‘Problematic net usage an emerging mental health condition’

NIMHANS study assessed patterns of Internet usage among adolescent students of institutes in South India

A recent study by doctors from NIMHANS has found that ‘Problematic Internet Use’ (PIU) is rapidly emerging to be an ever-growing and significant mental health condition among adolescent students.

The study, aimed at examining Internet usage behaviours, problematic Internet use (PIU) and its association with psychological stress among adolescents, has been published in the Indian Journal of Social Psychiatry early this month.

15-18 years

A team of doctors led by Manoj Kumar Sharma from the Department of Clinical Psychology, who heads the Service for Healthy Use of Technology (SHUT) Clinic at NIMHANS, studied patterns of net usage among 682 adolescents including 495 female students aged between 15 and 18 years. The online-based study was conducted from July 2020 to December 2020 among participants in high school and senior secondary levels from institutes in South India.

“Inappropriate and excessive use of the Internet involves compulsive Internet use, PIU, pathological Internet use, and Internet addiction. In this study, the term PIU, can be understood as use of the Internet that creates psychological, social, school, and work difficulties in an individual’s life,” Dr Sharma told The Hindu.

“We collected patterns of Internet usage and socio-demographic data through online and socio-demographic methods. Along with this, the Internet Addiction Test (IAT) was employed to assess PIU, and symptoms of psychological distress were evaluated with the Kessler Psychological Distress Scale (K10),” he said.


Among the 682 adolescents, 36.6% (248) met the criterion on IAT for mild Internet addiction/PIU, 31.96% (218) for moderate Internet addiction/PIU, and 2.93% (20) for severe Internet addiction/PIU. PIU was higher among adolescents who accessed the net several times a day and had experienced psychological stress, the study found.

The primary use of the net by adolescents was to access social networking sites (344 participants showed this behaviour), social media applications (by 401 participants), and online gaming (by 129 participants). Gender was not found to be significantly associated with addictive use.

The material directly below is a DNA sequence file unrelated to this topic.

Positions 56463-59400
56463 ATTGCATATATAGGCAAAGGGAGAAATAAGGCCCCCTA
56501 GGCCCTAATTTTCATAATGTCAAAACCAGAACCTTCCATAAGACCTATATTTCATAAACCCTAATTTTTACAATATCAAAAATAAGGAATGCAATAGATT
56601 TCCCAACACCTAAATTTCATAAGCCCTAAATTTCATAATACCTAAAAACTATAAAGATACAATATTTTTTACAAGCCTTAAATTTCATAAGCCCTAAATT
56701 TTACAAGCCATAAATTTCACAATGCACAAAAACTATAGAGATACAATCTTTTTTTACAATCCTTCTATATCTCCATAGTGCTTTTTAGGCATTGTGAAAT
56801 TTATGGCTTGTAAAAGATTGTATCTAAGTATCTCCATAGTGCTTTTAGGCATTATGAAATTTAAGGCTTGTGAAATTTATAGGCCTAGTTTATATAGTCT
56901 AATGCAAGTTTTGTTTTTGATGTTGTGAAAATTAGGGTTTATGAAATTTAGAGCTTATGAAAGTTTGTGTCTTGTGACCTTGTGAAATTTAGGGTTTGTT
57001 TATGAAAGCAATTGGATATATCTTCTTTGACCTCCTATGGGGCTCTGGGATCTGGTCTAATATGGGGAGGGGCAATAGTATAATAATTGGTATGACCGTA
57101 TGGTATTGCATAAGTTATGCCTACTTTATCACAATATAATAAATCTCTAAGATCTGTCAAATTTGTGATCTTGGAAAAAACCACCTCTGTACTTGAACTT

In addition, stepwise regression analysis indicated that adolescents experiencing psychological stress were at higher risk for PIU, and stress also predicted engagement in PIU.

Dr. Sharma said PIU was present among a substantial proportion of adolescents, which might hinder their academic performance and progress over some time, and can impact their psychological health adversely. “These adolescents are likely to benefit from the early identification of PIU, which can facilitate the timely implementation of psychotherapeutic intervention strategies for PIU in school settings,” he said.

“PIU and psychological stress are interrelated in many ways. The psychological stress originating from Internet usage can create an unfavourable impact on adolescents. These impacts vary from academic progress to competence, career goals, and non-academic intellectual involvement, hindering skill development. Thus, there is a need to evaluate PIU among adolescents,” he explained.

Evidence-based studies have shown that unfavourable developmental outcomes such as depression, social isolation, and unproductive use of time are caused by PIU among children and adolescents. Although there are substantial studies on PIU, there is no established understanding of the various pathways leading to PIU among adolescents. This emergent problem among adolescents acquires a crucial status, as establishing the determinants of PIU is the first step toward planning prevention and intervention programs, the study stated.

Screening at school

“Adolescents must hence be screened in school settings or mental health settings for PIU and psychological stress as there is a significant possibility that they coexist and can intensify each other. Programmes for early intervention can be offered to adolescents if health care efforts are directed towards early identification and suitable referrals of psychological care in specialized centres,” the doctor said.

“Our findings can be of value to a broad group of health professionals, including psychiatrists, psychologists, psychosocial counsellors, and mental health professionals in school and primary health settings, to comprehend the existence of this emerging phenomenon and the reciprocal relationship between stress and PIU,” Dr. Sharma asserted.

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Sagar Biswas

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